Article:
When I think of my childhood, I think of books.
My formative years were spent with far more friends than could be physically seen or heard; they were spent with countless comrades whose lives and stories I gobbled up as quickly as the small metal cans of chocolate pudding that we were only allowed to have as a treat and whose company I kept with me long after the pages of their written stories had been told.
Ramona and Beezus; Laura and Mary; Pippi; Anne; Fern; Nancy; Margaret; Deenie; Sheila; Jill, Wendy and Linda; the tragic Dollanganger siblings — and many, many others: the list of my protagonist friends was long.
For those of us who grew up in the 70’s, 80’s and early 90’s, in a world before the internet, Netflix, DVRs, and social media, and during a time where the only screen available to occupy our mind was the one that only had five channels and about two hours of good programming a day, books were our time-suck. Sure, playing occupied a lot of our time as well (playing [pley-ing] noun: exercise or activity for amusement or recreation) but the simple act of reading a book was a far easier choice to make when there wasn’t a plethora of other exciting options fighting to win the competition of how we spent our time.
My older sister and I not only devoured books by Beverly Cleary and Judy Blume, we extended the stories and acted out the plot-lines on the front porch of the big old farmhouse we lived in for a year in 1978. When that stage grew too small for our two-person cast of many characters, we took our plays out into the neighboring cornfield, where we often added musical numbers and choreographed dances. I’m quite sure we changed the lives of the neighbors’ cows and the handful of stray cats who served as our audience forever with our adaption of “Are You There God, It’s Me Margaret.”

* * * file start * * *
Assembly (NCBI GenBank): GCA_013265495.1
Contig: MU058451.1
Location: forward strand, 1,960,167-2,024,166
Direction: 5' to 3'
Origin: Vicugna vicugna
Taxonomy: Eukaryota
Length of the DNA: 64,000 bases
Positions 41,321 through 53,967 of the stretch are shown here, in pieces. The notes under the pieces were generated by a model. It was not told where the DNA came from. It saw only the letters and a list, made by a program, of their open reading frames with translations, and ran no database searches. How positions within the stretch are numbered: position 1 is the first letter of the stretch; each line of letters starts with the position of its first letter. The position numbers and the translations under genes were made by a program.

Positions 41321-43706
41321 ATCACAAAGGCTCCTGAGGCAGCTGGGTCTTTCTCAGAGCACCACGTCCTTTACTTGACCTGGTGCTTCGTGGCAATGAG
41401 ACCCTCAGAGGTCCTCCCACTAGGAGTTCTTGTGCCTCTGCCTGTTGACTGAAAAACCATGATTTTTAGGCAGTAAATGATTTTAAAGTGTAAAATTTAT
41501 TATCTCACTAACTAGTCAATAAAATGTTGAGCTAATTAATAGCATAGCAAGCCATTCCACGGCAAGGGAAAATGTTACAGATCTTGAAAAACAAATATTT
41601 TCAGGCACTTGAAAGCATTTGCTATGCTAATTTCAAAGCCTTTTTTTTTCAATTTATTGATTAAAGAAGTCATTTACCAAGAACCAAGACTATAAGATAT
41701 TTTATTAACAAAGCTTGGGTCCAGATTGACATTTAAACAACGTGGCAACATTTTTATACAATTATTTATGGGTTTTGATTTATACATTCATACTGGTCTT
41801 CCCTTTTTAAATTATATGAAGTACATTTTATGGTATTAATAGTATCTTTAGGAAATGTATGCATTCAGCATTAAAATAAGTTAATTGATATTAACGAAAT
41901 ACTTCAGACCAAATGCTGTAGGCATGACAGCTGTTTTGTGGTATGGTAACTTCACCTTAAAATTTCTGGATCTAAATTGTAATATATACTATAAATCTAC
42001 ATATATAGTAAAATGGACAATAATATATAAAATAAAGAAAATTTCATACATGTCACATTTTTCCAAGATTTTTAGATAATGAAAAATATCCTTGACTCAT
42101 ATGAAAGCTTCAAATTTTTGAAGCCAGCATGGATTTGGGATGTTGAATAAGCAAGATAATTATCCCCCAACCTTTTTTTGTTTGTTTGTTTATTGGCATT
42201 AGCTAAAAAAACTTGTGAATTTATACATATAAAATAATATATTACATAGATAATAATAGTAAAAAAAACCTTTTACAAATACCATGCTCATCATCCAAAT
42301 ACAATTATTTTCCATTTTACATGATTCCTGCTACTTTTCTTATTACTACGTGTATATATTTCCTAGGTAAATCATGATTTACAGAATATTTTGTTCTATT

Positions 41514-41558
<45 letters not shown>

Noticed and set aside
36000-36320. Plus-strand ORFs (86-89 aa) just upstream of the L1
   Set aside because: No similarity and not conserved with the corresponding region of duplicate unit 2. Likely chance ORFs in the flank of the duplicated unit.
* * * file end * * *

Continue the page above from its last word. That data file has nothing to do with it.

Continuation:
Books — and the friendships I found in them — fueled me, and as a kid who experienced a few family upheavals and moved around a lot, surely saved me a little, because these were friends I could take with me, no matter where I was going.
My girls have happily inherited the reading gene. They devour books, and my 18-year-old is an especially voracious reader, recently blazing through a 320 page book in two hours (she’s recently expressed an interest in being an editor, a job she already seems to have fulfilled one major requirement for).
While they never really clicked with some of the friends from my childhood, it makes me happy to know that when they think back on their childhood they’ll remember their own friends like Junie B. Jones; Jack and Annie; Greg and Rodrick; Harry, Ron, and Hermione; Bella and Edward; Katniss; Hazel and Augustus — and not just from the movies, but from the pages, and from the way they first conjured them up in their minds when they first began their friendships with them.
These are friendships that stand the test of time.
These are friends you can always count on to be there when you need them.
These are the friends you don’t need Facebook for to tell you they’re your friend.
The other day we were on a bike ride into town for pizza and I noticed my older daughter’s backpack was sagging like a loaded diaper.
“What do you have in that thing?” I asked. “We’re just going in for pizza!”
She gave me a sheepish grin. “A sweater in case it’s cold, my keys, my wallet … and a book.”
Because pizza always tastes better when shared with a friend.
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